An angler dips his net into Blackmans Lake while fishing on the first day of a partial reopening of outdoor recreation activities Tuesday, May 5, 2020, in Snohomish. Washington state parks, public lands and public water-access points have been closed since late March in an effort to slow the spread of the novel coronavirus. Recreational fishing seasons were closed a few days later when Inslee first issued his “stay-home” order to slow the virus. (Elaine Thompson/Associated Press)

An angler dips his net into Blackmans Lake while fishing on the first day of a partial reopening of outdoor recreation activities Tuesday, May 5, 2020, in Snohomish. Washington state parks, public lands and public water-access points have been closed since late March in an effort to slow the spread of the novel coronavirus. Recreational fishing seasons were closed a few days later when Inslee first issued his “stay-home” order to slow the virus. (Elaine Thompson/Associated Press)

Large-scale antibody testing could come to Washington

SEATTLE — Gov. Jay Inslee said state officials are reviewing the possibility of using antibody testing, to retroactively measure the spread of the coronavirus.

However, he said Tuesday the testing wouldn’t be used as a way to clear those who test positive to return to work, KUOW reported.

Inslee said state officials had been talking with the manufacturer Abbott Laboratories, Inc, “about the potential of expanding large-scale surveillance antibody testing in the state.”

Abbott’s COVID-19 antibody test, which is done through a blood draw, is already being used by the University of Washington’s Virology Lab.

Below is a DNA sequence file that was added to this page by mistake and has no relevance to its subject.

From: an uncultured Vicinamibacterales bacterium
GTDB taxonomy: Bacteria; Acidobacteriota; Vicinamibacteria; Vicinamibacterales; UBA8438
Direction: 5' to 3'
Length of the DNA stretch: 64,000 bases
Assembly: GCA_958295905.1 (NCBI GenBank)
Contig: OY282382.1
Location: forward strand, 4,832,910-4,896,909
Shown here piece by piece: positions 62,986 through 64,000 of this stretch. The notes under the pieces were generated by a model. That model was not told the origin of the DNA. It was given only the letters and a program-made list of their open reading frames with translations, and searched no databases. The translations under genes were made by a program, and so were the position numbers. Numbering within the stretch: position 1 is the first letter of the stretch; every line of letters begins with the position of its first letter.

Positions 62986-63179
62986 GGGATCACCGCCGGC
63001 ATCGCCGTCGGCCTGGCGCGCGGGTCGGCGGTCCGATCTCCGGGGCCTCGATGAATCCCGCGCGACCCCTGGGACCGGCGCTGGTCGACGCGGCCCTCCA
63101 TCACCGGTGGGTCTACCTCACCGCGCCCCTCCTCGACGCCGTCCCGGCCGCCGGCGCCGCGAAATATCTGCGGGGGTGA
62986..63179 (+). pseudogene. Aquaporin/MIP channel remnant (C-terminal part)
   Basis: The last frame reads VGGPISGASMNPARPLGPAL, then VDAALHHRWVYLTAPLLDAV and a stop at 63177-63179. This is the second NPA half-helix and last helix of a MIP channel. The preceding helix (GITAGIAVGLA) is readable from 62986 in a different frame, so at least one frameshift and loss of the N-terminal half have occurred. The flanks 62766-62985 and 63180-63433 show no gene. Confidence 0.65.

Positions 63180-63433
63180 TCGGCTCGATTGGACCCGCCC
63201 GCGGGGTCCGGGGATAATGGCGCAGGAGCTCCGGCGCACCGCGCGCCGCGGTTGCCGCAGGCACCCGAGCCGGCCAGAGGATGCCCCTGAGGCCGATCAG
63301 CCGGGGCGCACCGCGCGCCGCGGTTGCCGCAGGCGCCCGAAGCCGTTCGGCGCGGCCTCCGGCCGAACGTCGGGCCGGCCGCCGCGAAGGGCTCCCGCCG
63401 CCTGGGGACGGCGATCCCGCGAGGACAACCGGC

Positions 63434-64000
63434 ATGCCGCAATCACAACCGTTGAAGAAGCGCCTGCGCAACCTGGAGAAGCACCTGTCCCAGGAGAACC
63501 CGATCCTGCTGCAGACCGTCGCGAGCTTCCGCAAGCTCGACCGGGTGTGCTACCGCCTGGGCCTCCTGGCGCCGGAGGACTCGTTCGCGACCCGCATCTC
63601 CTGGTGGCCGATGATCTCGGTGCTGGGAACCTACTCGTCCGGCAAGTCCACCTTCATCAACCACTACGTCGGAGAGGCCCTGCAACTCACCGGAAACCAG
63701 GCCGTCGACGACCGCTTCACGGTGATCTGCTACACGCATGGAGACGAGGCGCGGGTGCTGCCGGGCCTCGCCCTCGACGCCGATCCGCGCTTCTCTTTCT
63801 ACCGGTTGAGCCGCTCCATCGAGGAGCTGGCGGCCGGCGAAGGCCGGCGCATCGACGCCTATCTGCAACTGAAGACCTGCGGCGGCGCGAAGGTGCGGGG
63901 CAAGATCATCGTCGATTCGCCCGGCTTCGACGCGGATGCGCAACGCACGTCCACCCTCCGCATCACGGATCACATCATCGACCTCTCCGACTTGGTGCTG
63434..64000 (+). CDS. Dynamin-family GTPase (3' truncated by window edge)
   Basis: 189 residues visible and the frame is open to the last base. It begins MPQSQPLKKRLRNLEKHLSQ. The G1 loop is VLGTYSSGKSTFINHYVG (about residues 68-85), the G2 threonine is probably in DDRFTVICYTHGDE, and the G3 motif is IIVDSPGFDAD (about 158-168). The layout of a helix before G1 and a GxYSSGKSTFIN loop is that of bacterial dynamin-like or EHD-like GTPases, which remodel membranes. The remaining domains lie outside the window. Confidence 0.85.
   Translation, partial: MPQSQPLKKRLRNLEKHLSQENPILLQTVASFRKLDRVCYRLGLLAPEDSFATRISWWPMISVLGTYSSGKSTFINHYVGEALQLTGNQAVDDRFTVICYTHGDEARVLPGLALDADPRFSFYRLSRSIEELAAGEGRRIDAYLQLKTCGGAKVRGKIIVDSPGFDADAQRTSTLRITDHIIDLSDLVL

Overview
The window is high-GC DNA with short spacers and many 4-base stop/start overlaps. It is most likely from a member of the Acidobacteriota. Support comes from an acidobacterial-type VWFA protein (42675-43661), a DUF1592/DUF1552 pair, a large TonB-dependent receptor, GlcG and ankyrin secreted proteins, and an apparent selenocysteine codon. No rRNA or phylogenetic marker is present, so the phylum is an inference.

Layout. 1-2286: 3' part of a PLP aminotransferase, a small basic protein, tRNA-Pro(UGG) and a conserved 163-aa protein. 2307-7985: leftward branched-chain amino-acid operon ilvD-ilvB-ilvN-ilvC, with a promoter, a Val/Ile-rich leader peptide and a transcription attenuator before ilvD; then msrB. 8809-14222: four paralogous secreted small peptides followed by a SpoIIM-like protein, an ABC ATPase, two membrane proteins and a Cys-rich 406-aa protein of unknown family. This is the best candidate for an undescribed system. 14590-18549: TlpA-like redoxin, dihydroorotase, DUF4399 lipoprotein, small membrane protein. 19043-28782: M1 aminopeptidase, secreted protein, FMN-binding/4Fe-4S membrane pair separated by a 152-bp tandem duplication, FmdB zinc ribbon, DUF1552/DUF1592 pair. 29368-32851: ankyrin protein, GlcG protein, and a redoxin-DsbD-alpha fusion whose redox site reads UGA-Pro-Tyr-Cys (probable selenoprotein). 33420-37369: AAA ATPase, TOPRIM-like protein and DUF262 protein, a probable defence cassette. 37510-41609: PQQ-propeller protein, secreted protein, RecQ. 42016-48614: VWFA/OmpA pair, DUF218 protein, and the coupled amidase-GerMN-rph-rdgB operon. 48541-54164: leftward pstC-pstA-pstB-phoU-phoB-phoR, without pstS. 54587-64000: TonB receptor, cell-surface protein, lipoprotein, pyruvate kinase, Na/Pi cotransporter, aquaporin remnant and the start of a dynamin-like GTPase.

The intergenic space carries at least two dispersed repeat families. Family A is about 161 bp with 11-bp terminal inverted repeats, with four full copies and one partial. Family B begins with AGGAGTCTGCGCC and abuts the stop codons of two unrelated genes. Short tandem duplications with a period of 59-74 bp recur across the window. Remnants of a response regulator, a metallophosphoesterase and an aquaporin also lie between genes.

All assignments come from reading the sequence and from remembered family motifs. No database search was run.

The test detects coronavirus antibodies, the proteins created by the immune system in response to the presence of a virus.

Virology lab officials have reported the test has a perfect rate of detecting antibodies in those who have them. However, they’ve cited a 99.6 percent rate of specificity, meaning there’s potential to see false positives for those who haven’t produced coronavirus antibodies.

The Abbott test must be ordered at the discretion of a health care provider — many of whom have been reluctant — per the virology lab’s current protocols.

It wasn’t immediately clear how testing referrals would work if Abbott’s test was adopted at the state level.

“We think this can have potential utility as a surveillance tool to let us know what the presence of the disease really is,” Inslee said.

Inslee said the tests wouldn’t be used to issue social clearance to people who test positive, citing conventional scientific wisdom that the protective qualities of COVID-19 antibodies remain undetermined.

More than 15,590 people in the state have tested positive and at least 862 people have died from the coronavirus.

The virus causes mild to moderate symptoms in most patients, and the vast majority recover. But it is highly contagious and can be spread by those who appear healthy and can cause severe illness and death in some patients, particularly the elderly and those with underlying health conditions.

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